Gunsmiths of the 19th century struggled as businessmen as they tried to contrive the next advance in weapon technology.
Samuel Colt suffered financial difficulty early on in his career before receiving the order for 1,000 Colt Walker pistols by the U.S. Army for use in the Mexican-American War.
Henry Deringer had no patent protection for his pocket pistols and fought infringements by duplicators most of his career.
Walter Hunt had trouble finding a market for his early repeating rifle. He sold to Horace Smith and Daniel Wesson. They still didn’t find broad success and sold to investor Oliver Winchester in 1855.
Butterfield’s revolver had a patented priming system that fed priming discs from a spring-loaded tube. Chambered in .41 caliber with a seven-inch barrel, the number of guns made has been reported as either 590 or 640. The one up for auction is serial number 539.
The gun has a rounded frame with an aged patina. The blued barrel and cylinder shows the wear of the last 160 years. Just in front of the trigger is the spring-loaded channel to the magazine where the priming discs for the patented self-priming were loaded.
The self-priming system worked with the action of the hammer working as the carrier to deposit a wafer-like detonating disc precisely and cleanly over the nipple. The primer discs fed from an adhesive column rather than loading them loosely and individually for a more precise feed.
Let’s learn about Jesse Butterfield before we learn about his disastrous business deal.
Philadelphia gunmaker Jesse Butterfield is quite the dandy, photographed in a top hat holding his Army Model percussion revolver.
Butterfield was born into a Philadelphia family of gunsmiths but was also listed in city directories as a painter, blacksmith, tinsmith, and engineer. His father, Benjamin Butterfield, made the Sharps Model 1849 and Model 1850 sporting rifles at the A.S. Nippes Company of Philadelphia.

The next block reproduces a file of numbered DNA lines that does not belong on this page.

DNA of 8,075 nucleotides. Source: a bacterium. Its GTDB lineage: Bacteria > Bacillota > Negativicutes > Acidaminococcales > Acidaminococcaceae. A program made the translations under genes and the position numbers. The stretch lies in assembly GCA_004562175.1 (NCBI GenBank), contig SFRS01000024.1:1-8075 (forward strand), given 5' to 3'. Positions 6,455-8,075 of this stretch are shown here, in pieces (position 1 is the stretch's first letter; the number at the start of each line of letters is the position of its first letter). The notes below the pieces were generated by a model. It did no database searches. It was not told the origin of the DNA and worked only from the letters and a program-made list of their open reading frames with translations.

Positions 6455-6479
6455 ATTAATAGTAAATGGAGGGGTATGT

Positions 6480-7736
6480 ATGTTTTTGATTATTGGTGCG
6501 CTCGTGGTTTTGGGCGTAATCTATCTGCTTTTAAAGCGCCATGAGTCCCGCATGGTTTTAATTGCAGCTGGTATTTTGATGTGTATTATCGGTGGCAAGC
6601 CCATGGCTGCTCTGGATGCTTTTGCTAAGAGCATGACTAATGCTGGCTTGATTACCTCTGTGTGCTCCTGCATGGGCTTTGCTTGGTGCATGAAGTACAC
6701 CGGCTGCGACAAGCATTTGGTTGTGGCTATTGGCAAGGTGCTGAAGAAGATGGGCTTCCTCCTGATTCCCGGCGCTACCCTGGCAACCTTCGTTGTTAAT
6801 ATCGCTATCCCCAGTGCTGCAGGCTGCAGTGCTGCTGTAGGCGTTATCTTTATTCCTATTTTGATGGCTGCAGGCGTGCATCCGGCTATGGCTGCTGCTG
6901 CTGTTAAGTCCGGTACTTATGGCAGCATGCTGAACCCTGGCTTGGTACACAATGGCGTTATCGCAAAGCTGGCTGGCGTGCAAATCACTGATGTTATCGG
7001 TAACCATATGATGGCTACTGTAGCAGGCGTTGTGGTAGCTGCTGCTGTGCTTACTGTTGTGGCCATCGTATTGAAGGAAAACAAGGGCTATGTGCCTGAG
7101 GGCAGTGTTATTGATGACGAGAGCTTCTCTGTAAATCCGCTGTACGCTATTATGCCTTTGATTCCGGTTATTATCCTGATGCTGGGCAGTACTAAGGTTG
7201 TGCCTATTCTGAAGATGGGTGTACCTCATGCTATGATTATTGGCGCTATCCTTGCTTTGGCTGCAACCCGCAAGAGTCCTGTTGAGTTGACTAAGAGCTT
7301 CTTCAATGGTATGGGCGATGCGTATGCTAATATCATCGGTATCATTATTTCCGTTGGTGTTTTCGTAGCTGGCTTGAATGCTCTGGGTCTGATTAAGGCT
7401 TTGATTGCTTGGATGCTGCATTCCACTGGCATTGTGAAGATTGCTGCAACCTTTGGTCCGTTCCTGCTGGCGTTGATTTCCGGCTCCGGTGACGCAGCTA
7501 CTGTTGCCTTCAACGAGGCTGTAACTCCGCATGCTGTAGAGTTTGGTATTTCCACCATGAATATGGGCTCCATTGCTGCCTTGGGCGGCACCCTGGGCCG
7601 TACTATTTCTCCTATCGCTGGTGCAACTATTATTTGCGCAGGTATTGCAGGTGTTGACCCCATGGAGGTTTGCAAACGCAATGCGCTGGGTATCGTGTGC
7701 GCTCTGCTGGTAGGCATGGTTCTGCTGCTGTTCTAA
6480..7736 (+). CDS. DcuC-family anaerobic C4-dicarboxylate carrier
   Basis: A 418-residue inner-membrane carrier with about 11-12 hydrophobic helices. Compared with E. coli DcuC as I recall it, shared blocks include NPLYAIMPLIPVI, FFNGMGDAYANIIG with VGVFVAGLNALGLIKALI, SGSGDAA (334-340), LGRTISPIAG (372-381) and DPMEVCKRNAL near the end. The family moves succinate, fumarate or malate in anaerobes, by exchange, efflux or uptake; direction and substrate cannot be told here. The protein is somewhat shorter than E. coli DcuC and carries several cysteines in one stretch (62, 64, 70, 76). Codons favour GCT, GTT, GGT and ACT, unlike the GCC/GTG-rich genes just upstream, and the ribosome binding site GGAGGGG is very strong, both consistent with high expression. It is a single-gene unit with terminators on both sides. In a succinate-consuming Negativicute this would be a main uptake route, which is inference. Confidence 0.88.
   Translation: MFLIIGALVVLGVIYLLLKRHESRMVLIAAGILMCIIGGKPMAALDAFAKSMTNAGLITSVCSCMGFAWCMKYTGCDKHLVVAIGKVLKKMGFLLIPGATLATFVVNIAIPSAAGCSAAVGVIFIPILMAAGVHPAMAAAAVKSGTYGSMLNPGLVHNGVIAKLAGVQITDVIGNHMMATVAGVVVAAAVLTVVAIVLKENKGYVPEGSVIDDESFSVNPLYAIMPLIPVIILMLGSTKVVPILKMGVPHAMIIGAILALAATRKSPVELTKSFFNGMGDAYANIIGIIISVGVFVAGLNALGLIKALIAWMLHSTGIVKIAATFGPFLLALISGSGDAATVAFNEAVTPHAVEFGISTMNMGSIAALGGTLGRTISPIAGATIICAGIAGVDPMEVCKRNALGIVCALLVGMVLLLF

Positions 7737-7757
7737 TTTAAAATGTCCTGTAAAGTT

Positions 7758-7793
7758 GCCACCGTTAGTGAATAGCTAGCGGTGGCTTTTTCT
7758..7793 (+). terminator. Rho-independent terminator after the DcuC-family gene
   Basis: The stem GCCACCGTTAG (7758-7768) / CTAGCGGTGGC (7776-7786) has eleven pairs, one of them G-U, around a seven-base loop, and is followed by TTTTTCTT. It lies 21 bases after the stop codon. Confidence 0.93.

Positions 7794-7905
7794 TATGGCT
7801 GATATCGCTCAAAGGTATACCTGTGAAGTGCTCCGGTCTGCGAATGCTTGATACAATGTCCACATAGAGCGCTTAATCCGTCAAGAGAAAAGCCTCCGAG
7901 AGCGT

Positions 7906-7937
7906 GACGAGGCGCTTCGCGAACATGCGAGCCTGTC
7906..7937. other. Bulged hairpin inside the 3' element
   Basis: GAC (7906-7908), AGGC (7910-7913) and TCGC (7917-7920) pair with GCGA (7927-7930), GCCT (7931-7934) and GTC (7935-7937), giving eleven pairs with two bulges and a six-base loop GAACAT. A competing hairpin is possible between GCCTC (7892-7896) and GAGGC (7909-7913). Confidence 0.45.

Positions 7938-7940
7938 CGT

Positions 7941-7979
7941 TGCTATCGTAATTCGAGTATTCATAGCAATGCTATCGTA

Christian Sharps also had trouble finding financing early in his career (it’s a theme!), but more than 80,000 carbines and 10,000 rifles bearing his name were bought by the Union during the Civil War.
The younger Butterfield earned a patent in 1855 for the gun lock with the self-feeding priming device as well as two other patents related to refining the self-feeding primer. The system was similar to Sharps’ principle. Self-primers were popular between 1845 and 1865 for providing more rapid firing, being waterproof and having surer ignition.
Butterfield System Explained by “Guns” Magazine
The automatic priming device located directly in front of trigger worked like this, according to magazine writer James E. Serven in the December 1965 issue of “Guns:”
“When the single-action hammer was drawn back, a flat tongue-like carrier, with a hole near its forward end to receive the detonating disc, picked up the disc from the spring-activated magazine tube and moved it forward to its correct position, over the cone,” Serven wrote.
“Guns” December 1965 issue features a cover story about the Civil War Era Butterfield Army Model percussion revolver.
In 1858, Butterfield urged the U.S. Army to look at his device’s use on a musket, and his firm, J.B. Butterfield and Company, earned a $3,000 government contract the following year for applying the primer system to 5,000 muskets. It is believed that Butterfield didn’t deliver on the conversion of all the muskets.